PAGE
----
The purpose is to determine if a specific strategy for buying or selling stock in the stock market might be profitable over a period of time.
What's the secret to making money in the stock market? It's simple: buy low, sell high. That's it! Everything else is just "noise." Buy a stock when its price is low and sell it at a later date when the price has appreciated. Of course, the hard part is picking a stock whose price will appreciate.
Most successful investors buy stock in a company they have thoroughly researched and they believe the company has great potential for increasing its earnings in the future. When a company has increasing earnings, the price of its stock usually increases. Buying stock in a good company and holding onto it for many years is a great way to build a nice nest egg.
But, some people try to get a much quicker return on their money. They attempt to buy and sell stocks in a very short period of time, perhaps over a period of several weeks or months. Some even buy and sell within the same day; they are known as day traders.
Short-term investing can be very risky, however, and, many times, an investor will lose money or miss out on really big gains because a stock was sold prematurely. Patience usually gives investors an edge.
Nevertheless, the fearless investor is lured to a quick profit by short-term trading, just as a gambler is drawn to the chance for a big win with the pull of a slot-machine handle.
Stock market trading, however, is not quite the same gamble as pulling the handle on a slot machine. Naturally, some luck is involved and some uncontrollable factors are at play. But the odds are more in your favor in the stock market, where you can do your homework researching a company and its products, and developing strategies based on the past performance of a stock.
Stock market gurus are everywhere, selling newsletters and services, each one making recommendations as to which stock to buy, based on their "unique" strategies. How accurate are the predictions by these gurus? Their theories must be tested over time with a large sample of stocks.
Let's propose a strategy of our own, and then, over a period of two months, test our theory with a large sample size. Our strategy will be a short-term play. We will attempt to buy low and sell high within a few weeks or months to make a small profit.
Our strategy is to buy a stock if it takes a slight "dip" within the first three weeks of doing a stock split, and then selling the stock several weeks after that as the stock begins to climb.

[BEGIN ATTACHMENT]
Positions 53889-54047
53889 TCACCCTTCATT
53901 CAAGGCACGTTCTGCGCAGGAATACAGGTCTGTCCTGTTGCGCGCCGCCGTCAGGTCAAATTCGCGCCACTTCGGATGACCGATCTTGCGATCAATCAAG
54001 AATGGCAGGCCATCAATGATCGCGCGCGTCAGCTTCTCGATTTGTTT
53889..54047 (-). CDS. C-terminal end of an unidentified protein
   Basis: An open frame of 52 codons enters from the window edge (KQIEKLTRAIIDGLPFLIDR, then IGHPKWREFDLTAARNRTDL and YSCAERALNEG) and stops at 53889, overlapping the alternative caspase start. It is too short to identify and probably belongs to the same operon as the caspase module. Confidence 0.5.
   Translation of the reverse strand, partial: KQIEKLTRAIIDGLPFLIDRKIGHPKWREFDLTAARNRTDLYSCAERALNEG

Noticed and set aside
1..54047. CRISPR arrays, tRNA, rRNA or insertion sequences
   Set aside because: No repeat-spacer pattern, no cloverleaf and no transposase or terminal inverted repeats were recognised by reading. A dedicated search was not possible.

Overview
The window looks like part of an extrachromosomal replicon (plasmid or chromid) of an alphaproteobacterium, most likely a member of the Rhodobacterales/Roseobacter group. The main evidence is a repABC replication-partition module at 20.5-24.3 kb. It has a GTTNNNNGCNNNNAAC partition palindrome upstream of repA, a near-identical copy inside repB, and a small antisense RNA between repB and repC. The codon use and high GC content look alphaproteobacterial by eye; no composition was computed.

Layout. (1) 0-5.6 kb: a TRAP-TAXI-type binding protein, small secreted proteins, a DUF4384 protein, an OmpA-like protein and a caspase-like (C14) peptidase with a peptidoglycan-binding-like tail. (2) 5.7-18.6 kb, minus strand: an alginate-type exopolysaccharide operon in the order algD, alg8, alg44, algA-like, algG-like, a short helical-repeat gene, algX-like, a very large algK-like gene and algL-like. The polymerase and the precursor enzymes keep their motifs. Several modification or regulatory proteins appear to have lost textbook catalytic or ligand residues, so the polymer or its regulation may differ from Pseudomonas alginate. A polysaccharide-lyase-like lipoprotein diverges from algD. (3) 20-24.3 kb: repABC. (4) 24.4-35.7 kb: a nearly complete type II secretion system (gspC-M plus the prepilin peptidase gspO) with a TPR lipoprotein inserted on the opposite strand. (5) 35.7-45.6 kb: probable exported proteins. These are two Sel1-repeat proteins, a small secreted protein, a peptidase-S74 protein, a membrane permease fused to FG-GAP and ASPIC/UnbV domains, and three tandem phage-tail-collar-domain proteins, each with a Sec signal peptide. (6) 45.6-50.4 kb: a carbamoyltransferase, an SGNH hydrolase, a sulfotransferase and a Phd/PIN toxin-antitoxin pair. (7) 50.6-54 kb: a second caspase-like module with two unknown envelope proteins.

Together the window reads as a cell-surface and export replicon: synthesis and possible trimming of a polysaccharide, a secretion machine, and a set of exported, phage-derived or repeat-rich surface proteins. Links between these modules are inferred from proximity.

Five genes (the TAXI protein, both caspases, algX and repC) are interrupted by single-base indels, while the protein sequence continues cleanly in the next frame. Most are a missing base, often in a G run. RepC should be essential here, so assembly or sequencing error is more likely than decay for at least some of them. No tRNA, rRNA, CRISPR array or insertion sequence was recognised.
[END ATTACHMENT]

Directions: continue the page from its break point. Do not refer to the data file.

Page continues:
What is a stock split? A stock split is when a company divides its total number of shares of stock to make more shares available. For example, suppose a stock is selling for $100 a share and you own 20 shares. If the company does a 2-for-1 split, you will get two shares of stock for every one share you have, but the price per share will be cut in half. After the stock split, then, you will own 40 shares of stock valued at $50 per share. Think of a 2-for-1 stock split as somebody giving you two five-dollar bills and you giving them a ten-dollar bill. You end up with two bills, but the total dollar value of the money you have has not changed. You got two $5s for a $10.
Companies may chose other ratios for splitting, for example, 3-for-1 or 3-for-2.
Why do companies split their stock? Splitting makes the price of their stock cheaper, so it is more affordable. They hope people will then buy more of it, which will cause the stock's value to increase.
Why would a stock make a temporary dip in price following a split? Once a stock split is announced, traders often start buying shares, which drives the price up a few weeks before the stock is scheduled to split. Once the split takes place, traders begin to sell their shares to lock in profits from the presplit price run-up. Historically, stock splits were a nonevent. A split is nothing more than two $5s for a $10. But, in recent years, a split has been perceived as a positive move, because stocks that announce splits have usually been very good stocks. So, the stock often goes up when a split is announced because people buy into what they think is a positive move. Once the stock splits, some traders sell their stock to capture a small profit from the stock price rising between the time of the announcement and the actual split date. That selling may cause the stock price to take a slight drop. This often happens within the first three weeks following the split. After the dip hits a bottom, the stock price may begin to rise again. There is a tendency for the stock to regain lost ground and head up toward its previous high (which may take a year or two) if it is a good company, which is why the stock went up so high in the first place.
Buying a stock on the slight dip after a split is an opportunity to buy low, and when the stock begins to climb shortly after that, to sell high.